A young fighter named Kham must go to Australia to retrieve his stolen elephant. With the help of a Thai-born Australian detective, Kham must take on all comers, including a gang led by an evil woman and her two deadly bodyguards.
When the owner of a major elephant camp is murdered, Kham finds himself the number one suspect and on the run from both the police and the deceased's vengeful twin nieces. But luck is on ... See full summary »
In Minangkabau, West Sumatera, Yuda a skilled practitioner of Silat Harimau is in the final preparations to begin his "Merantau" a century's old rites-of-passage to be carried out by the ... See full summary »
Ong Bak 3 picks up where Ong Bak 2 had left off. Tien is captured and almost beaten to death before he is saved and brought back to the Kana Khone villagers. There he is taught meditation ... See full summary »
Booting lives in a small and peaceful village. One day a sacred Buddha statuette called Ong Bak is stolen from the village by a immoral businessman who sells it for exorbitant profits. It soon becomes the task of a young man, Boonting (Phanom Yeeram), to track the thief down to Bangkok voluntarily and reclaim the religious treasure. Along the way, Boonting uses his astonishing athleticism and traditional Muay Thai skills to combat his adversaries. Written by
Prior to the film's release in the western world, action hero Steven Seagal was so impressed by it that he planned to release the film through his production company with newly-shot scenes featuring himself as the teacher of Tony Jaa's character. See more »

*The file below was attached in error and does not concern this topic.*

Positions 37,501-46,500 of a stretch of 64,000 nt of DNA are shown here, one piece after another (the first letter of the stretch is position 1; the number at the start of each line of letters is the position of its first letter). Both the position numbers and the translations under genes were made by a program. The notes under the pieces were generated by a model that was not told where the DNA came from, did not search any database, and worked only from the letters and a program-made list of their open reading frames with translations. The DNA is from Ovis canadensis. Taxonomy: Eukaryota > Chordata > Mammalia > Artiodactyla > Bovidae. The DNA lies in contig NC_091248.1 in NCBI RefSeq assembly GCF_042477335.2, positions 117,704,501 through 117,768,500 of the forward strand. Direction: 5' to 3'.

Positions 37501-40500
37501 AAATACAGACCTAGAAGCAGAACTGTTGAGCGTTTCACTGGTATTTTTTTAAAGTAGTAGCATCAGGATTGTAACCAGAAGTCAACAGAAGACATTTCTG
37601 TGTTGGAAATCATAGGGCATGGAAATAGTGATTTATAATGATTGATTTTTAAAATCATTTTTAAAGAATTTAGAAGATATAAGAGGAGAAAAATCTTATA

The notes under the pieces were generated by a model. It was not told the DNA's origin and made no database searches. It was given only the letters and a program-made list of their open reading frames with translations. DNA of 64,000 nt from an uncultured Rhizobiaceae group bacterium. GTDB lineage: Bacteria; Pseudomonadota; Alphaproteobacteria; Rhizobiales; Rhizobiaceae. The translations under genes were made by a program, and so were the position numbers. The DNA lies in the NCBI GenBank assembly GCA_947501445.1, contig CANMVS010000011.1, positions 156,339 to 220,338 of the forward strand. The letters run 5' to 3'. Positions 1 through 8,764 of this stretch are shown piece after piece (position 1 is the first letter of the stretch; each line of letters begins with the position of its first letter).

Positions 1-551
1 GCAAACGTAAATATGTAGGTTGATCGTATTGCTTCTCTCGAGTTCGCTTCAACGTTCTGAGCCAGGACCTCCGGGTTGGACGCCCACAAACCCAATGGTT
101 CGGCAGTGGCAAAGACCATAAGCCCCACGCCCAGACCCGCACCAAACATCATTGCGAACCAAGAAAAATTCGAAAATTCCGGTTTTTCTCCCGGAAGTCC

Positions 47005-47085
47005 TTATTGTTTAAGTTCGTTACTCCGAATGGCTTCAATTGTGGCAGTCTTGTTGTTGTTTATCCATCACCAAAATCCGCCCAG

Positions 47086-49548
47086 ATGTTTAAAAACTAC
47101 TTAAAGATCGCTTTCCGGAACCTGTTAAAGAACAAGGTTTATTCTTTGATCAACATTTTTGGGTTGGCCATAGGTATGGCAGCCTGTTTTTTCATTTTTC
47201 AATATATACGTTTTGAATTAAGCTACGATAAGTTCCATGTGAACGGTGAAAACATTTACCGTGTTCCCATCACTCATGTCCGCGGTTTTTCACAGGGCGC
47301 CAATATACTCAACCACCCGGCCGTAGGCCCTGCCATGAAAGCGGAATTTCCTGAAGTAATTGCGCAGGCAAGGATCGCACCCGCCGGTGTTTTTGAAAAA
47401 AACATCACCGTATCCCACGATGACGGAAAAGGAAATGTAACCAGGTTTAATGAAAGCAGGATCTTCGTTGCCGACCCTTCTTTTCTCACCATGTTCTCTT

When Hum Lae and Ting venture into the Cave riding a motorcycle, the stand of the motorcycle is still down. See more »
I saw Ong-Bak for the first time on the Stockholm Film Festival in November of 2003, and now recently saw it again on DVD. I usually see at least 4-5 Asian films on the festival every year and each one is a gamble. At worst Asian action films can be unbearably slow and dull with uninteresting action scenes and horrible acting. At their best they can be like a wonderful ballet with astonishing moves and moods. Ong-Bak falls somewhere inbetween these two.
The story and set-up in Ong-Bak is nothing very original. The head of the village Buddha-statue (named Ong-Bak) is stolen which spells bad luck for the village. So they send their best man to the city to find the son who moved away, and they can search for the head together. Of course the villager is completely lost in the city and soon gets himself into trouble.
So the story is nothing new, neither is the setup which is more or less van Damme standard fare movies like "Lionheart" except in Thailand. We see some street-fighting and some tournament-style fighting in seedy bars. So, what makes Ong-Bak stand out? Well, the fighting! I have seldom seen such well-made fighting scenes. Both well choreographed and plentiful! The thai-boxing done here might be very stylized to look good, but it really does the trick. The fights are simply put amazing! The lead actor really knows his moves and his acrobatics, and many times you can really feel the crushing hits as kicks and elbows hit home. Also the pace is very high with almost constant fighting in the last half of the movie. And it all looks very very nice.
So, Ong-Bak is definitely for those of you who are suckers for martial-arts and fighting. Don't expect an original story or terribly solid acting. But expect a fun ride, lots and lots of violence. And for me that's enough. Ong-Bak receives a 7/10.
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